Immigration rule changes fail to protect vulnerable women

Dear Home Secretary.
We are writing to express our serious concerns about recent changes to the Immigration Rules, which introduced a requirement that applicants for settlement under paragraph 289A (the domestic violence rule) be free of unspent convictions. The changes, laid before parliament on 31 March 2011 in the Statement of Changes to the Immigration Rules HC908, took effect on 6 April 2011. We are deeply
concerned that this requirement has directly undermined the Government’s commitments to eliminate violence against women, set out in the Call to End Violence Against Women and Girls, and will force women to remain in abusive relationships.
The domestic violence rule offers a critical safety net to protect women from violence by enabling them to leave abusive relationships and regularise their status in the United Kingdom (UK). As you know, it was introduced to make sure that women who entered the UK on spousal visas and have been permitted to remain for two years before qualifying for permanent settlement are not trapped in abusive relationships because of concerns over their immigration status.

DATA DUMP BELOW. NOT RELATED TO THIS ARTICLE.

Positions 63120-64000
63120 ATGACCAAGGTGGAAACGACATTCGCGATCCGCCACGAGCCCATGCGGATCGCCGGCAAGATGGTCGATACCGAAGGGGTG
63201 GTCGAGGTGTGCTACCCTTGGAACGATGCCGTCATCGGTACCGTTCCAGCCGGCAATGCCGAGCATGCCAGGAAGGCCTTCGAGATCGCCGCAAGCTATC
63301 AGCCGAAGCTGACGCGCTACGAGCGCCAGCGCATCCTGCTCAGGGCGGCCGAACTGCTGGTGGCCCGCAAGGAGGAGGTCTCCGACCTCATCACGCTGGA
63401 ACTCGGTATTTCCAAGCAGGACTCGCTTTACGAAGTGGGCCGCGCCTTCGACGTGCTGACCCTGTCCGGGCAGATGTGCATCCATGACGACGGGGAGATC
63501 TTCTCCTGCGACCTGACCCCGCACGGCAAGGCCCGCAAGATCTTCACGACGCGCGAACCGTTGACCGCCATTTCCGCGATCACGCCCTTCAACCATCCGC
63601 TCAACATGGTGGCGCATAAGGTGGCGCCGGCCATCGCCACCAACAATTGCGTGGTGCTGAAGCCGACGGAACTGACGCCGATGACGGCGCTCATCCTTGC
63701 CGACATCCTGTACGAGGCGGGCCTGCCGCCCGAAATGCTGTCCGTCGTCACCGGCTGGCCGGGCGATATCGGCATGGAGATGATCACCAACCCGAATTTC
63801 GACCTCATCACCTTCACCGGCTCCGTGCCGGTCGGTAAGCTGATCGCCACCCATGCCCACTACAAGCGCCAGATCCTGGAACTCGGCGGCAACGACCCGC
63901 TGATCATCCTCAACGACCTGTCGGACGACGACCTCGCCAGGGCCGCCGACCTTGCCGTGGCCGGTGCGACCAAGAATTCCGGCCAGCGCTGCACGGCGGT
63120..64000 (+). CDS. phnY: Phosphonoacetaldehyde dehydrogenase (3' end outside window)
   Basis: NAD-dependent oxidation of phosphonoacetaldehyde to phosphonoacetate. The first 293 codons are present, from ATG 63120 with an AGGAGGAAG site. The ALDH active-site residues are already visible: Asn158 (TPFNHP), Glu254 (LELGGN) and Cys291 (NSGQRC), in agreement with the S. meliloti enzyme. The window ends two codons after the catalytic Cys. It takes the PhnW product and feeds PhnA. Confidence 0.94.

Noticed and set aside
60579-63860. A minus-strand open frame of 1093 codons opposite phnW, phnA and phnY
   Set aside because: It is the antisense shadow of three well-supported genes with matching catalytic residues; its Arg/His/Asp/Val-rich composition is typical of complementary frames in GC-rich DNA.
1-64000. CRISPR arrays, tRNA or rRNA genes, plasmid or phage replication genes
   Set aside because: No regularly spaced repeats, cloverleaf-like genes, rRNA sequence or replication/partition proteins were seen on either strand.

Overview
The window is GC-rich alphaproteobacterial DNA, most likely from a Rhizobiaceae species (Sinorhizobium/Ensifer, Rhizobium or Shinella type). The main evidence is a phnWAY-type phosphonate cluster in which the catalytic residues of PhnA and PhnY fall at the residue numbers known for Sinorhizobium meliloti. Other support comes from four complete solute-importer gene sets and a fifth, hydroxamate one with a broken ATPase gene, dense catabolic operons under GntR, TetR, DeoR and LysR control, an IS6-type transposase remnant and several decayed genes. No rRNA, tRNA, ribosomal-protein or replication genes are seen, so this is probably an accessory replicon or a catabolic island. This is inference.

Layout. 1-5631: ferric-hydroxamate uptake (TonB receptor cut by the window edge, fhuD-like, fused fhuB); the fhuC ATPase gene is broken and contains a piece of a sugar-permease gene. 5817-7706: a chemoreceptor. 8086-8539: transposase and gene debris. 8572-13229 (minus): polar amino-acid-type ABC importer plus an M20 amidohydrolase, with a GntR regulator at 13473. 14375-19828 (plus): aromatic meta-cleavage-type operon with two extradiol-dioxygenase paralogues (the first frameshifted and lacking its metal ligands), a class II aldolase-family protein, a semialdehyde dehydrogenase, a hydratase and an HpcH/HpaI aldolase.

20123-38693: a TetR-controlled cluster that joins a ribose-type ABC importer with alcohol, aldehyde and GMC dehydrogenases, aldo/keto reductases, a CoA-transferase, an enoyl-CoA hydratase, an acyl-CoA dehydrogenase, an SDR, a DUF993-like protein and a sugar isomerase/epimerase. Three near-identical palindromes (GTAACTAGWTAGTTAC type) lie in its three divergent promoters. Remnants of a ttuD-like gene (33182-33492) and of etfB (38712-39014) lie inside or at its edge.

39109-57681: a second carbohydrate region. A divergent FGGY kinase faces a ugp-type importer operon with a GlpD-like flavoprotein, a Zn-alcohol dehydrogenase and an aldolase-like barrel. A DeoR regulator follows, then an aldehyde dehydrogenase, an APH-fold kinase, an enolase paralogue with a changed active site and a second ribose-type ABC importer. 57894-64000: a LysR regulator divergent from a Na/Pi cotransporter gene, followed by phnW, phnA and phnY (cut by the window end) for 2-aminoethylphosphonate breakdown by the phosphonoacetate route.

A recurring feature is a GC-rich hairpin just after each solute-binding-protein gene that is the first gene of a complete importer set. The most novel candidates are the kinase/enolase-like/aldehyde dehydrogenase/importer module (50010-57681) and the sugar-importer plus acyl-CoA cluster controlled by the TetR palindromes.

This Government has made real progress to ensure that the formal protection offered by the domestic violence rule becomes a reality for women who experience violence. In this respect, we have warmly welcomed the commitment made in the Government’s Call to End Violence Against Women and Girls: Action Plan that from April 2012, migrant spouses fleeing domestic violence will be given access to
benefits while their indefinite leave to remain claim is being considered. This important step recognises that without appropriate accommodation and support, the protection offered by the rule will remain illusory for many women.
The requirement introduced by HC908 that applicants under the domestic violence rule must be free of unspent convictions is a backward step that has undermined progress made in this area. It fails to reflect or address the realities that women who are eligible to apply under the domestic violence rule face, and is likely to force women to remain in abusive relationships.
Deterring women from applying